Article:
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Depression is characterized by poor executive function, but – counterintuitively – in some studies, it has been associated with highly accurate performance on certain cognitively demanding tasks. The psychological mechanisms responsible for this paradoxical finding are unclear. To address this issue, we applied a drift diffusion model (DDM) to flanker task data from depressed and healthy adults participating in the multi-site Establishing Moderators and Biosignatures of Antidepressant Response for Clinical Care for Depression (EMBARC) study.
One hundred unmedicated, depressed adults and 40 healthy controls completed a flanker task. We investigated the effect of flanker interference on accuracy and response time, and used the DDM to examine group differences in three cognitive processes: prepotent response bias (tendency to respond to the distracting flankers), response inhibition (necessary to resist prepotency), and executive control (required for execution of correct response on incongruent trials).
Consistent with prior reports, depressed participants responded more slowly and accurately than controls on incongruent trials. The DDM indicated that although executive control was sluggish in depressed participants, this was more than offset by decreased prepotent response bias. Among the depressed participants, anhedonia was negatively correlated with a parameter indexing the speed of executive control (r = −0.28, p = 0.007).
Executive control was delayed in depression but this was counterbalanced by reduced prepotent response bias, demonstrating how participants with executive function deficits can nevertheless perform accurately in a cognitive control task. Drawing on data from neural network simulations, we speculate that these results may reflect tonically reduced striatal dopamine in depression.
Draft DSM-5 criteria for a mixed major depressive episode have been proposed, but their predictive validity has not yet been established. We hypothesized that such symptoms would be associated with poorer antidepressant treatment outcomes.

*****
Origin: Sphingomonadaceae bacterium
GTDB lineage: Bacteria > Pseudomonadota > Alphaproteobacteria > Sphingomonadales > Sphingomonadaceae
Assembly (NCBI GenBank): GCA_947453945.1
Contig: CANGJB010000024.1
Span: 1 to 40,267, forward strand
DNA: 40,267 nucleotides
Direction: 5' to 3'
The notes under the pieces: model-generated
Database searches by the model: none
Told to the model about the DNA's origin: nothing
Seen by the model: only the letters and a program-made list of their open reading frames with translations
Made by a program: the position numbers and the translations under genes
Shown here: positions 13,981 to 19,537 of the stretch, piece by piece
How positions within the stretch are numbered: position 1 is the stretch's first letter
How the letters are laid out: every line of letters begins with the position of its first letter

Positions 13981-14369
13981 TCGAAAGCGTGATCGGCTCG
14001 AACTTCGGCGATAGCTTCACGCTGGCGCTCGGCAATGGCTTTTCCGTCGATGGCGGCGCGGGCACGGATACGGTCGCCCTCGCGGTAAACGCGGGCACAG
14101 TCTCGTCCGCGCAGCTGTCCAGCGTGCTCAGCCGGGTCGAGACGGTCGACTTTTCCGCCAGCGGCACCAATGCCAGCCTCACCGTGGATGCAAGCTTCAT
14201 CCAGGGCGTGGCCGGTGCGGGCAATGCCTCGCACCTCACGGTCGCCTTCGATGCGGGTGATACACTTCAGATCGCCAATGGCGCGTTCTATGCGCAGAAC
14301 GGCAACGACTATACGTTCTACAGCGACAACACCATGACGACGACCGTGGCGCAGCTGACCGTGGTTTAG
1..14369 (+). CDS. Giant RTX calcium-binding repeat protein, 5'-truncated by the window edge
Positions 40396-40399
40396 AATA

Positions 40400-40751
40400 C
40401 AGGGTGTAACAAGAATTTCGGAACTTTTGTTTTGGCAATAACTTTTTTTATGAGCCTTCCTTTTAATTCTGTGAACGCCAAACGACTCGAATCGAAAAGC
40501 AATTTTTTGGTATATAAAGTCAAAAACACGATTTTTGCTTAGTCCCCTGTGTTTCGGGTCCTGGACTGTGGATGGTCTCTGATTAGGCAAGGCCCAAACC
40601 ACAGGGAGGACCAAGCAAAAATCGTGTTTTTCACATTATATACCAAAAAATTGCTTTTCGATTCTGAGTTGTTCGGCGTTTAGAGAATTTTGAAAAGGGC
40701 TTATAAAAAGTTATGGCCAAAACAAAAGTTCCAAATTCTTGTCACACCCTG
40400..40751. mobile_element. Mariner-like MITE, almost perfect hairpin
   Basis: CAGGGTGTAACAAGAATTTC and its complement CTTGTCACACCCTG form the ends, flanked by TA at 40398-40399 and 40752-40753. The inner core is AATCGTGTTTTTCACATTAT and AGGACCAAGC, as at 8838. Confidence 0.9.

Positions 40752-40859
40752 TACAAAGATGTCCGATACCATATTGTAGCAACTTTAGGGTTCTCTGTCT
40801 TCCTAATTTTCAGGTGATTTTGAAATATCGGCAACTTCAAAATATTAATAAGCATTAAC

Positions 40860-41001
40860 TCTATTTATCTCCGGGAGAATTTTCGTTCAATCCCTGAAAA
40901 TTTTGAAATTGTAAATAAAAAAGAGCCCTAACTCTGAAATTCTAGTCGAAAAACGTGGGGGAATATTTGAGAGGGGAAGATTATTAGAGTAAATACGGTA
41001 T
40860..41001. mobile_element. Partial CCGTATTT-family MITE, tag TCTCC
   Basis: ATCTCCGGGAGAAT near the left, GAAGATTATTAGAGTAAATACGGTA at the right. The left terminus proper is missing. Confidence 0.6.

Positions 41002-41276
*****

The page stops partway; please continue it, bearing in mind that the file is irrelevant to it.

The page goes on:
We examined outcomes among individuals with major depressive disorder participating in the Sequenced Treatment Alternatives to Relieve Depression (STAR*D) study, an effectiveness study conducted at primary and specialty care centers in the USA. Mixed features were derived from the six self-report items of the mania subscale of the Psychiatric Diagnosis Screening Questionnaire. Primary analyses examined the association between the presence of at least two of these in the 6 months before study entry, and remission across up to four sequential treatment trials, as well as adverse outcomes.
Of the 2397 subjects with a major depressive episode of at least 6 months' duration, 449 (18.7%) reported at least two mixed symptoms. The presence of such symptoms was associated with a greater likelihood of remission across up to four sequential treatments, which persisted after adjustment for potential confounding clinical and demographic variables (adjusted hazard ratio 1.16, 95% confidence interval 1.03–1.28). Two individual items, expansive mood and cheerfulness, were strongly associated with a greater likelihood of remission.
Proposed DSM-5 mixed state features were associated with a greater rather than a lesser likelihood of remission. While unexpected, this result suggests the potential utility of further investigation of depressive mixed states in major depression.
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